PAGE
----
Film / Blade: Trinity

Blade: Trinity is the third and final film in the Blade Trilogy. It was released in 2004.

To defeat Blade and finally make their kind invulnerable, the vampires have awakened the original vampire progenitor Drake to help them. Meanwhile, Blade is joined by a duo of human vampire hunters called the Nightstalkers.

This film provides examples of:

  • Action Girl: Abigail.
  • As Long as It Sounds Foreign: The third film features nearly subliminal use of Esperanto to make the setting seem a little off and vaguely foreign. This is most noticeable when Hannibal watches the Esperanto language horror film Incubus in his hospital bed, starring William Shatner pre-Star Trek.
  • Awesome, but Impractical: Nearly everything about Abigail Whistler, but her situational-awareness-killing personal soundtrack is at the top of the list. The UV Laser comes close second, because slicing through things like butter may sound good, but when a UV lamp hurts them and not you, and a normal sword is sufficient to dust them... why risk lightsabering yourself? They never use it more than once, anyway.
  • Big Bad: Drake (Dracula)
  • Bond One-Liner: "My friends are coming to kill you."
  • Casual High Drop: When being broken out of the FBI building by Abigail and Hannibal King, Blade briefly breaks of from the group and jumps up a ventilation shaft. Immediately after Hannibal and Abigail escape on the ground floor, Blade jumps out of a higher window and lands unharmed, saying he only took the detour because he "forgot his sword".
  • Convection Schmonvection: Although it might be hyperbole, Abigail holds a UV laser that is "half as hot as the Sun" in front of her face. To say nothing of the power requirements for that...
  • Cool Boat: Nightstalkers' base of operations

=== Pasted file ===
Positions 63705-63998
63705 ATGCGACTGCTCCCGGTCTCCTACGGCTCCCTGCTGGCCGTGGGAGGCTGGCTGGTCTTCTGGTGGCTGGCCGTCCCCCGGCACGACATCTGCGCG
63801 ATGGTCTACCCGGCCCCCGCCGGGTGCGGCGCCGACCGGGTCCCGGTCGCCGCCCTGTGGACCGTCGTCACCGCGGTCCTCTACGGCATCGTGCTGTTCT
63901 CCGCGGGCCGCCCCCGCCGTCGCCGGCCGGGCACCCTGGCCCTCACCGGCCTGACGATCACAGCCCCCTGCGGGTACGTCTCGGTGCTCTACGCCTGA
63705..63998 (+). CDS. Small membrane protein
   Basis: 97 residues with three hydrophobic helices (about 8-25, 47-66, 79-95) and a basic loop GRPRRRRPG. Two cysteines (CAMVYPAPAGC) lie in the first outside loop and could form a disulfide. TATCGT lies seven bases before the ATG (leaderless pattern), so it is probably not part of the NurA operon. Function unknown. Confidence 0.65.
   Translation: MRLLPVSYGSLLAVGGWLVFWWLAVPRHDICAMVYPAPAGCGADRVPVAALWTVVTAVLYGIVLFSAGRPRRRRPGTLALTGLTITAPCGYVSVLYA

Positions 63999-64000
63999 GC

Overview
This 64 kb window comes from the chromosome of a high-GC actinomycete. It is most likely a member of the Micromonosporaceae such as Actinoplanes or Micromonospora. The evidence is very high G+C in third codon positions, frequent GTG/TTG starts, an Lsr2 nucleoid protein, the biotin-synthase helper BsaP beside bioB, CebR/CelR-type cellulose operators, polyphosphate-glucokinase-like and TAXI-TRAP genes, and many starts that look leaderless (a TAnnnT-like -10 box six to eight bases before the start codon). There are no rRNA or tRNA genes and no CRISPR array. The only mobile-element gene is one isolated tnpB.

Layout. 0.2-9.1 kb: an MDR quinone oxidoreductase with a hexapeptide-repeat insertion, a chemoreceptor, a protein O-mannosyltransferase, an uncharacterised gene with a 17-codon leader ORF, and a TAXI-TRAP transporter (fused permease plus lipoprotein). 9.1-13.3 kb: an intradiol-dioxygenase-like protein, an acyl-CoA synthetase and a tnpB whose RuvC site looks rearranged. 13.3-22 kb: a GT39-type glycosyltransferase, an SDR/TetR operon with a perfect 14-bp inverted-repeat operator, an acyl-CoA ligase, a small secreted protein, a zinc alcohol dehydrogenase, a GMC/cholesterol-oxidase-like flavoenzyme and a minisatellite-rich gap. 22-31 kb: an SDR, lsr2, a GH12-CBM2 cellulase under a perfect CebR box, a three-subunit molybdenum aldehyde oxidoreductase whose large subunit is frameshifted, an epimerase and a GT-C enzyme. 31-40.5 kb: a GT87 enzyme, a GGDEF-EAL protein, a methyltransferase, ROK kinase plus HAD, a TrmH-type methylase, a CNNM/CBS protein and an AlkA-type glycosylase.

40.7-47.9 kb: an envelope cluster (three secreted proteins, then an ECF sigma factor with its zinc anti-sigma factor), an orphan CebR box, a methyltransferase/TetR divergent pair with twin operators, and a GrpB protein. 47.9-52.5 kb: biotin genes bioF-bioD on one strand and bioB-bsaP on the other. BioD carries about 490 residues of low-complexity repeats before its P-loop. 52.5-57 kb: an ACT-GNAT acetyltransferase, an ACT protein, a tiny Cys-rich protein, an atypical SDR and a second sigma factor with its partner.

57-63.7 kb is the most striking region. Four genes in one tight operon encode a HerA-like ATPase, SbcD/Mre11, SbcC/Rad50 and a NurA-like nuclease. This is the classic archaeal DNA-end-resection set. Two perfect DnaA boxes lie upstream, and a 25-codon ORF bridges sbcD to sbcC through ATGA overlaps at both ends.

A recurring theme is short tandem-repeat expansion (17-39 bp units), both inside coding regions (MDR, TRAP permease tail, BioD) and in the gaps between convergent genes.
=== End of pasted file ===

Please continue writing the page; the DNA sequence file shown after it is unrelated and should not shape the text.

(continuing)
• Country Matters: From Hannibal King to Danica Talos in one of the most memorable insults in the franchise.
    King: See, that tickle that you're feeling in the back of your throat right now? That's atomized colloidal silver. It's being pumped through the building's air conditioning system, you cock-juggling thundercunt!
  • Deadpan Snarker: Hannibal King is a master of this. It doesn't hurt that he is played by Ryan Reynolds.
  • Dirty Coward: In their first confrontation, Drake grabs a baby to keep Blade from attacking him, then tosses it as a distraction to escape. This while making a speech about how they, unlike everyone else, know about honour and dying by the sword. Possibly justified in that Drake was unarmed while Blade was not; Drake does fight Blade on fair terms later on, which would suggest he was waiting for an even match or simply wanted to talk first.
  • Epic Flail: In the opening scene Blade carries a knife that with the push of a button, can launch its blade a short distance (like a ballistic knife). However, the blade is attached to a wire or chain of some sort, allowing it to function as a bladed flail after being launched. After the battle, Blade tells Whistler "This worked real good" (and then never uses it again for some reason).
  • Everyone Owns A Mac: EVERYONE uses Mac computers, and even features a scene where Jessica Biel's character uses iTunes to create a music playlist for her iPod that she can listen to while fighting vampires (never mind that having music blaring into your ears would be detrimental to your situational awareness in a battle with undead blood suckers). More than one reviewer has commented that the film is basically a two hour long commercial for Apple products.
  • Final Solution: Both the heroes and the villains have one planned.
  • Four Lines, All Waiting: Is it about vigilante Blade versus human law enforcement, the upcoming vampire apocalypse, Blade's attempt to create his own apocalypse via The Virus, or Blade vs. Dracula? Concentrating on any two of these plotlines would have worked, but not four. Wesley Snipes was reportedly very upset that the core character was lost in the plot shuffle.
  • Grand Finale: Intended as this in many ways.
  • Guns Akimbo: Blade, Hannibal, and Abigail all sometimes fight with a gun in each hand.
  • Hero Harasses Helpers: Blade doesn't take too kindly to the Nightstalkers.